Personal Finance

Help Pay Your Rent by... Renting out Your Room, Apartment

Airbnb is no longer the only place to make money off your place when you're not using it. ValuePenguin created this post to guide you through the decision-making process of renting out your room or apartment. It starts with choosing a listing provider and extends into optimizing your listing for your needs. Don't start becoming a landlord, even a short-term one, without reading this first.

The math is pretty straightforward. If you pay $1,200 per month for your apartment in a desirable neighborhood, you're essentially paying $40 per night to call it home. Now say you rent it out for $120 the next Friday or Saturday night you are out of town, traveling on business or staying at a friend's place. That's three nights of your rent covered in one fell swoop.

The dollars and cents aren't exactly this simple -- we'll explain below -- but the fact remains: Renting out your room, apartment or even house (when you don't plan on using it) is a great way to make extra money or cover the costs of your own trip abroad.

After familiarizing yourself with your municipality's law and your landlord's rules -- New York State's Multiple Dwelling Law, for example, forbids residents from renting out an apartment if a permanent occupant won't be present during the guest's stay -- consider these steps toward cutting down on your monthly rent.

Create a Listing: Airbnb and Beyond

To get started, choose an online home for your home.

  • Airbnb, the poster child for this sector of the sharing economy, claims to have hosts in 34,000 cities across 190 countries. The most accessible option here, it allows users to list anything from a shared or private room to the entirety of an apartment, house, hut, bungalow and boat.
  • FlipKey, which is owned and buttressed by TripAdvisor, specializes in vacation rentals, touting its 300,000 homes and rooms in 11,000 cities globally.
  • Craigslist, like with every other section of its website, offers free listings but little in the way of security: It puts the onus on you to know who your guests are, whereas a verification process is standard practice on other sites. (FlipKey requires hosts to provide their passports or driver's licenses via webcam.) Furthermore, Craigslist is employed more often for one-time long-term rentals (i.e. leaseholders looking for a roommate), whereas other sites allow the host to create a calendar of available dates.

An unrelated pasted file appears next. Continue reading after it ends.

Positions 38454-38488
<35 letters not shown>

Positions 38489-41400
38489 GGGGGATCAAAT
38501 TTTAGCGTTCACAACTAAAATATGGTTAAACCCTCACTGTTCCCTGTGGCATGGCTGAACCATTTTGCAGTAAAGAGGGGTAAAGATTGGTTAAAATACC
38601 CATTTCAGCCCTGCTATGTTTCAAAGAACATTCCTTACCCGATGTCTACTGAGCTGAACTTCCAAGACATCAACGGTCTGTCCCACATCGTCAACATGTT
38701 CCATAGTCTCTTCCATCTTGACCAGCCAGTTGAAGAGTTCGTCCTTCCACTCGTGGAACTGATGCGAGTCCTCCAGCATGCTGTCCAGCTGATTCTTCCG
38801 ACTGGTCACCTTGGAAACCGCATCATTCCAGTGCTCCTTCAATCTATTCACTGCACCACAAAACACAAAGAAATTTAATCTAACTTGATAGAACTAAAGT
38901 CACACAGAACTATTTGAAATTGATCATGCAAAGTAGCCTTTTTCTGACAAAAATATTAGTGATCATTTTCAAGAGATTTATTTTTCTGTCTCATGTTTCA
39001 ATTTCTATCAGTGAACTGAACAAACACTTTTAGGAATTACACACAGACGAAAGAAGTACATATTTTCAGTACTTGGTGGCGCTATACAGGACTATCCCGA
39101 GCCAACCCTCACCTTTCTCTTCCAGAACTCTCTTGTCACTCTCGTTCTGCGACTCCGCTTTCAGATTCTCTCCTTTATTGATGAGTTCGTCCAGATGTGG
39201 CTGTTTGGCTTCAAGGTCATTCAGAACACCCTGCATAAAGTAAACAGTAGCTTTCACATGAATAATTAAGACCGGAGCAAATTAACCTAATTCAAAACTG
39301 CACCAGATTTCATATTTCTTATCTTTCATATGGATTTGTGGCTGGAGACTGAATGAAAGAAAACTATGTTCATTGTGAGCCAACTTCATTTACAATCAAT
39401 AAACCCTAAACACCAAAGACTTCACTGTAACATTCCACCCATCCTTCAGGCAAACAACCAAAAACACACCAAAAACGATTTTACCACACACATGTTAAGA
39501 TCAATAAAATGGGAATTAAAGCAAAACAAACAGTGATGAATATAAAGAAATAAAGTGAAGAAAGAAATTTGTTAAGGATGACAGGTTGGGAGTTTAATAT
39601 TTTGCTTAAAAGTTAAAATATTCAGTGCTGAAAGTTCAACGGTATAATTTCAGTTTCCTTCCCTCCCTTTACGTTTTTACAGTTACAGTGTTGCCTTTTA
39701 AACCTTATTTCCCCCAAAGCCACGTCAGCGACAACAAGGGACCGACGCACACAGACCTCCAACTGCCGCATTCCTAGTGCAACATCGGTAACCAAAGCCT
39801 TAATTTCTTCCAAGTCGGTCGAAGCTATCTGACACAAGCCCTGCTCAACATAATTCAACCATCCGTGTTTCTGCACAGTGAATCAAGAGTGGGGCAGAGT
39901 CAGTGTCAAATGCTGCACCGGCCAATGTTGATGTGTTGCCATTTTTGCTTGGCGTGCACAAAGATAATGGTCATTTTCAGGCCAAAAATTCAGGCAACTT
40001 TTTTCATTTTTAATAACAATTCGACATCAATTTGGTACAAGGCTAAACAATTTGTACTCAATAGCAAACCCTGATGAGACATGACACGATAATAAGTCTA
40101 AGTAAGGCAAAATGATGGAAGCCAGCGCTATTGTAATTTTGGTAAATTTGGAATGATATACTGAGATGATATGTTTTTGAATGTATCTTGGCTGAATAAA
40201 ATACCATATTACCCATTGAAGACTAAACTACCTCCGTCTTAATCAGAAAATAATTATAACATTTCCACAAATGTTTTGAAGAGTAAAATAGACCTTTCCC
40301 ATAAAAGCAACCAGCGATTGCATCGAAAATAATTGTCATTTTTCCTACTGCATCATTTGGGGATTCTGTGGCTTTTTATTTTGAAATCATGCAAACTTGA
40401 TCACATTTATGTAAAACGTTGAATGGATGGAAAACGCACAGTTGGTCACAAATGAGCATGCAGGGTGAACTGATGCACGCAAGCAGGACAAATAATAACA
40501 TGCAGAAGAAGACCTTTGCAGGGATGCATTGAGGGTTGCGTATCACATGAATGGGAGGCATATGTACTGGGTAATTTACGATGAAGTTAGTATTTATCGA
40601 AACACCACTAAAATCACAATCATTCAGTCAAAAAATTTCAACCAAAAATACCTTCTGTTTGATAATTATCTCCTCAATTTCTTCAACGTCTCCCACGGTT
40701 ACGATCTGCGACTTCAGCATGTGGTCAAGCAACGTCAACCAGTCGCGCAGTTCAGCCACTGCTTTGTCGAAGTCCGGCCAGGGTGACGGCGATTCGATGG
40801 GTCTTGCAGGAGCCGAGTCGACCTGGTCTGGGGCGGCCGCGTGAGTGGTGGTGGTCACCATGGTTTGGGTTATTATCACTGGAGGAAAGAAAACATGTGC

• HomeAway, which owns the popular Airbnb competitor VRBO, is meant for larger vacation properties. It's proud of its 1 million listings, half as many as Airbnb, and charges its hosts at least 8% per booking; it also doesn't give hosts the option of renting a single room.

Other options worth checking out include Tripwell, Tripping, homestay and roomorama. If you're looking to host in Europe, GowithOh or 9flats might be your best bet. An abundance of other websites, such as Zillow, ApartmentFinder, Sublet, Zumper and Apartment List, are more suitable for long-term rentals.

Name Your Price: What Would Be Worth Your While?

If it's zero, then stop reading here and head to CouchSurfing. But if you'd actually like to earn money by renting out your room or apartment, consider what goes into pricing it. Airbnb's Smart Pricing tool will keep your listing more than affordable as you host your first guests (and collect their valuable reviews), but you'll desire flexibility once your listing gains standing. With that said, here are important questions to ask, gleaned from the above companies' forums and our own hosting experiences.

  • Competition: What are other hosts on the site charging for comparable rooms or apartments? Does anything about your listing merit a higher nightly rate?
  • Taxes: Beyond your federal obligations, what percent of your rental income will be deducted by your city, state? Will it be as high as 35%?
  • Cleaning: How much should you charge guests, if anything at all, or should you build laundry and cleanup into the nightly rate?
  • Supplies: Is there anything you need to buy (an extra set of linens?) to have on hand for guests?
  • Hosting: Do you need to raise your rate to account for Airbnb's 3% fee?
  • Insurance: Beyond Airbnb's $1 million property damage guarantee, is there an insurance product that would protect you from an out-of-control guest?
  • Time: Aside from the time it takes you to consider the above and to be a good, communicative host, will you offer discounts from your nightly rate for weekend or week long stays?